Thursday, July 16, 2009

The strange case of US medical costs

If Mr. Obama's is going to succeed in reforming US healthcare, he is going to have to do something about medical inflation. Since 1970, health care costs have increased almost 12 fold. During the same period, the US CPI increased 5 times.

Healthcare inflation also tells us something about the true nature of US inflation. Medical care is essentially a non traded good. As you can see from the chart, healthcare costs departed from the CPI around 1990, just as China began to industrialize and flood the US with cheap consumer goods. Therefore, the headline CPI was hiding very rapid inflation in sectors such as health.

Healthcare is now unaffordable for millions of Americans. The reason is a simple one. US suffered from a concealed and barely understood inflationary surge, which the Fed accommodated with low interest rates.

5 comments:

  1. Wow, that chart is an eye-opener.

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  2. "US suffered from a concealed and barely understood inflationary surge, which the Fed accommodated with low interest rates."

    Uh, you got the causality reversed there.

    And you're wrong anyway. The surge health care costs is due to a number of factors - rent-seeking by doctors (they control the number of medical school slots), lobbying by Big Pharma (the government was barred from negotiating drug prices for Medicare Part D), a huge overhead of accounts-receivable staff in medical offices who fight insurance companies for payments, providers that are geared towards billing for services instead of keeping people healthy, and more. It's a huge complicated mess that has resisted the obvious solution - a single-PAYER system - due to America's method of financing political campaigns.

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  3. Anonymous,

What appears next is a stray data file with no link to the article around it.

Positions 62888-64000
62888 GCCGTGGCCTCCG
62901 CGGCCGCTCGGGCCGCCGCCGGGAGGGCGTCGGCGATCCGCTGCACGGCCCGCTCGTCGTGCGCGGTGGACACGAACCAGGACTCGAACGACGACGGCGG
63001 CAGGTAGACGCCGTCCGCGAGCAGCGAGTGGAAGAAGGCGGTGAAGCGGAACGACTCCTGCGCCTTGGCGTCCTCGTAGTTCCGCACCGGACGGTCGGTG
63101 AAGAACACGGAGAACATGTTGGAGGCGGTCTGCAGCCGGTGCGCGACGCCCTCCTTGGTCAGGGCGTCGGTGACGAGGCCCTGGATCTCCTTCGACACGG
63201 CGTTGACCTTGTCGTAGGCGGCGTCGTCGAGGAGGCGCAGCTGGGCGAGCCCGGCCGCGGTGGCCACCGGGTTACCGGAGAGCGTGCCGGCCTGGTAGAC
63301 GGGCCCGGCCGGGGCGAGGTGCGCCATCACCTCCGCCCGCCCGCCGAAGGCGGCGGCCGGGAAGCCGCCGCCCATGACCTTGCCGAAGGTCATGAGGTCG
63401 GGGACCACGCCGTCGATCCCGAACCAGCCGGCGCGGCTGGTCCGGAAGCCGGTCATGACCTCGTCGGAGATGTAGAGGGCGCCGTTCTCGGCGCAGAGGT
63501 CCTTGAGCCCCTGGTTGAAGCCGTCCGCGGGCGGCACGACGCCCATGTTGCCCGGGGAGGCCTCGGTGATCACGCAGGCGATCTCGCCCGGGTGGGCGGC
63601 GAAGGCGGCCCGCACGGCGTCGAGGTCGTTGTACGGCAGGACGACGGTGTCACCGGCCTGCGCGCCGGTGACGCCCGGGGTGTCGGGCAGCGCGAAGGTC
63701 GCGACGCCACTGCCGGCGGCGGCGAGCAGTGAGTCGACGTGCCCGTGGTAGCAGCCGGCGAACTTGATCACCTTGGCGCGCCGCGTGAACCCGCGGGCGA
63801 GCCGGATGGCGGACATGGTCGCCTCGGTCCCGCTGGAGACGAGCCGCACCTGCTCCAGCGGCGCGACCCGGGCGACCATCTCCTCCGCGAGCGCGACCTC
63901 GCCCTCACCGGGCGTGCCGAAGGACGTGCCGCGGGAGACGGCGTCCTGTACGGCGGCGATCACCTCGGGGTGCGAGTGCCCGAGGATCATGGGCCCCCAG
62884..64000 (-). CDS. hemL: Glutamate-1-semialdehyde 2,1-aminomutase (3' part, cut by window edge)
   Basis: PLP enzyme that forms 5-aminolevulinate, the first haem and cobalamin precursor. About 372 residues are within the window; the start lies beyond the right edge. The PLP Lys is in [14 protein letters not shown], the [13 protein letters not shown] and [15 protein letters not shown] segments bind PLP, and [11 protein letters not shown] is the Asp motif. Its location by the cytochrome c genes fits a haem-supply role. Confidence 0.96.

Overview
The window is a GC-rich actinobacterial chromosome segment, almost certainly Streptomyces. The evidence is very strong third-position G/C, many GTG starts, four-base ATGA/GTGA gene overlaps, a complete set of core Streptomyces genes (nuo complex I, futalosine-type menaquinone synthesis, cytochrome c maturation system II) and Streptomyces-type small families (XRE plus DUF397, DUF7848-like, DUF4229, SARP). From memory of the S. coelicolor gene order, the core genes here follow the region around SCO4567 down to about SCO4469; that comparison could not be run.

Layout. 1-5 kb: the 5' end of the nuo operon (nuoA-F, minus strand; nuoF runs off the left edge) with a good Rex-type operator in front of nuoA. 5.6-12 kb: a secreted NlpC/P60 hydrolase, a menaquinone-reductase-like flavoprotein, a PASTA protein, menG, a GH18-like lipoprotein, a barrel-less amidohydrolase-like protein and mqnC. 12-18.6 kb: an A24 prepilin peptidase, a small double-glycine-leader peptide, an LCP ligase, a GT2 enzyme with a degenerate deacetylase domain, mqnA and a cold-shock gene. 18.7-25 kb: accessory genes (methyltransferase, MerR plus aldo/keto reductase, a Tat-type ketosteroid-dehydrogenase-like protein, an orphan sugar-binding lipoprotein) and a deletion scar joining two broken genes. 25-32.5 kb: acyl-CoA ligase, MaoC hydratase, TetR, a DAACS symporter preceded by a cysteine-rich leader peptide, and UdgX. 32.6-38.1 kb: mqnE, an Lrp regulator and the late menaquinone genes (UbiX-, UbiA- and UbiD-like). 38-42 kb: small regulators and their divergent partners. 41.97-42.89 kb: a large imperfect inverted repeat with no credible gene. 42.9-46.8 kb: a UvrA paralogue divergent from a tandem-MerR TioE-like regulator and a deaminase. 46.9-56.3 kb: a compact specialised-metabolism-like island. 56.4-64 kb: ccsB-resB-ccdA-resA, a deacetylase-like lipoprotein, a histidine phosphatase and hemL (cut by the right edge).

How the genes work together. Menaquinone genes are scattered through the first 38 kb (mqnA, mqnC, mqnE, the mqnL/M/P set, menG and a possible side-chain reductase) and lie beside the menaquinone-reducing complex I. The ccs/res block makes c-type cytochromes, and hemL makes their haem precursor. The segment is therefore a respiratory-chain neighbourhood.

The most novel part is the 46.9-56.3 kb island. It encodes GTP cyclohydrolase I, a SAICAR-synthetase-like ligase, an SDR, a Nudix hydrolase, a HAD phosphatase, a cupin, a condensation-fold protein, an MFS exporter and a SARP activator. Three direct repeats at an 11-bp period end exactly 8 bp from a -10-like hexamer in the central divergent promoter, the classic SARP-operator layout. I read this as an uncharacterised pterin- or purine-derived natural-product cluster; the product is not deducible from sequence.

You are not wrong. Everything you say is true. However, none of this could happen without the facilitating monetary expansion generously provided by the Fed.

    Suppose for a moment that the Fed hiked rates back in 1997. The dot.com bubble wouldn't have happened, US household debt levels wouldn't have increased, and people would have had to pay their bills out of current income. In such circumstances, doctors would have had to curtail their price increases.

    However, there is a more fundamental why doctors don't cause inflation. The AMA act as a monopoly. Monopolists restrict supply, and create a deadweight loss. Monopolists by themeselves can not create an inflationary spiral. (If you don't believe me, check out Blanchard and Kiyotaki's model of monpolistic competition.)

    The casuality for inflation always goes from money to the real sector and then into prices.

    Alice

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  4. I'm sorry, but everything the anonymous poster said is NOT true.

    "providers that are geared towards billing for services instead of keeping people healthy, and more. It's a huge complicated mess that has resisted the obvious solution - a single-PAYER system"

    There is no reason to believe that a single-payer system will stop providers from being billing-centric. Unnecessary tests are ordered for the purposes of billing and covering the hospital's ass in malpractice cases. Health care costs exploded when malpractice damage awards exploded. I know, I have family working in a hospital - one works in legal, another in billing, and the other works in a lab. The lab gets triplicate test requests (and doesn't have enough staff to do them) and the hospital has so many lawsuits that they routinely pay the plaintiffs without a fight if the claim is under 3K because it's cheaper to pay it than to pay legal staff to fight it. Those lawsuits will not stop with a single-payer system. Another family member works directly with doctors at Harvard Med - most staff doctors are unaware of how the business operates (and they don't want to know), they are simply told to follow the carpenter's advice - measure 3 times, cut once - so unnecessary tests are ordered.

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  5. Alice, I suggest you compare the health care inflation world wide and over the last 40-50 years.

    America's great health care inflation was actually until the 70's and has been median with the rest of the world since (it is just we are growing on an already large number).

    For comparison, the UK has had much greater health care inflation over the last 20 years.

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